Murphy’s Law

“Murphy’s law is an adage or epigram that is typically stated as: Anything that can go wrong, will go wrong.” …Well, that’s the more well known version. My mother has her own version that I think you should all hear, ladies and gentlemen. “However much you laugh now, you’ll cry twice as much later.” Unfortunately, she’s usually right. It’s quite scary, actually. A few hours after my blissful unawareness, all hell breaks loose. It’s chaotic.

I used to think it was because she hated seeing me happy, or the sound of my laughter was eternally annoying, and yet, now that I am older, I begin to see sense in the nonsense. They say that bad things happen in clusters. A trifecta of chaos that gives way to an eventual cease fire. The eye of the storm, as it were. They say that time flies when you’re having fun. All these little epigrams never have anything joyous to share. Anything that can go wrong, will go wrong. It leaves me wondering just how fragile everything is if there is a constant pressure to trod carefully.

Maybe, just maybe, chaos is something woven into the way of life. Like maths, and the laws of physics, perhaps chaos is universal. If you analyse it by its very definition, in regards to physics, chaos is “the property of a complex system whose behaviour is so unpredictable as to appear random, owing to great sensitivity to small changes in conditions.” The keyword here being ‘random.’ Take a huge step all the way back to the formation of our solar system, and you will begin to understand what I am talking about. Planets, moons and stars form when gravity gathers enough matter [gas, dust, rocks, ice, etc] to compact into a sizeable sphere. It’s all left to chance. They are then generally caught by the gravitational pull of a nearby celestial body large enough to bully the newly formed planet into orbit, like a moon around a planet, or a planet around the sun. How far the planet ends up orbiting from its host star is total chance. Randomness. This then dictates whether the planet is cold and barren like Pluto, a gas giant like Jupiter, or a rocky body with the potential for harbouring life such as Mercury, Venus, Mars, or our own Earth. Once again, random chaos. Or is it?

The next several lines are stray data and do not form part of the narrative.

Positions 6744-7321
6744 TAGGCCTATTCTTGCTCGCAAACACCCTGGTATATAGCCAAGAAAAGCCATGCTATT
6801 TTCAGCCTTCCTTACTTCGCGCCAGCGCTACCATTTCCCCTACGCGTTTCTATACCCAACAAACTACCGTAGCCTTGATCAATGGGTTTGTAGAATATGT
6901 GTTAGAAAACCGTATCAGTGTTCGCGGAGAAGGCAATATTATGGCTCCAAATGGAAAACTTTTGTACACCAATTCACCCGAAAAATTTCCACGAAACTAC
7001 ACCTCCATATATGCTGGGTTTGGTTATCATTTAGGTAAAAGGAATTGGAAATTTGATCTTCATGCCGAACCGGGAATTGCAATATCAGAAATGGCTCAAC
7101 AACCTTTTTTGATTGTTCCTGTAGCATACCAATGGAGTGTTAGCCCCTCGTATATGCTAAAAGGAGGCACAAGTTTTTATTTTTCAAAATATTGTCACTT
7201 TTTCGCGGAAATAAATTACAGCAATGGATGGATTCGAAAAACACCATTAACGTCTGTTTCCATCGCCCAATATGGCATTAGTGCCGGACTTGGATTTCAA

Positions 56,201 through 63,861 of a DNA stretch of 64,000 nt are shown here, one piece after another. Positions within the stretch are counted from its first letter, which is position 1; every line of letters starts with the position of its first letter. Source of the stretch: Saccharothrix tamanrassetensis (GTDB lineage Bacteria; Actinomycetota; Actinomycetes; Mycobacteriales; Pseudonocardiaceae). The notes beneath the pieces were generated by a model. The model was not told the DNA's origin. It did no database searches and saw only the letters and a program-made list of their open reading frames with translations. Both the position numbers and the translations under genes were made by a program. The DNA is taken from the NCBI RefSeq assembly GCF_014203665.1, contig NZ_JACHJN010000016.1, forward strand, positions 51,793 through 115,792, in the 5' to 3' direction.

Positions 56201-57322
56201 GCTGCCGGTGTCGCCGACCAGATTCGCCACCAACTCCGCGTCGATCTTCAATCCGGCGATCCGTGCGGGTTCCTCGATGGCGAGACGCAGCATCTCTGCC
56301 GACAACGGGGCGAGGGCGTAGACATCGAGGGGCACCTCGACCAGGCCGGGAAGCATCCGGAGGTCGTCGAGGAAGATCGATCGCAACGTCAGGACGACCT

I am a firm believer in Algorithmic Probability. Before you go running for the hills, it’s really simple, I swear. It’s “a mathematical method of assigning a prior probability to a given observation.” Basically, a way of measuring past behaviour of randomness and applying it to future randomness. And yet, after my mother’s accidental wisdom, I am left wondering whether there’s a method to the madness… Whether there is some kind of cosmic pattern after all…

It can’t possibly be randomness that chaos always seems to follow joy. There are other laws that I could talk about, such as Sod’s Law; [“When you toss a coin, the more strongly you want heads, the more likely it is to come up tails”—Richard Dawkins] Or, Finagle’s Law; [“Anything that can go wrong, will—at the worst possible moment.”] But at the end of the day, chaos does not seem as random as we believe, at least to me…

Unless my mother is just clairvoyant.

But that would just be silly.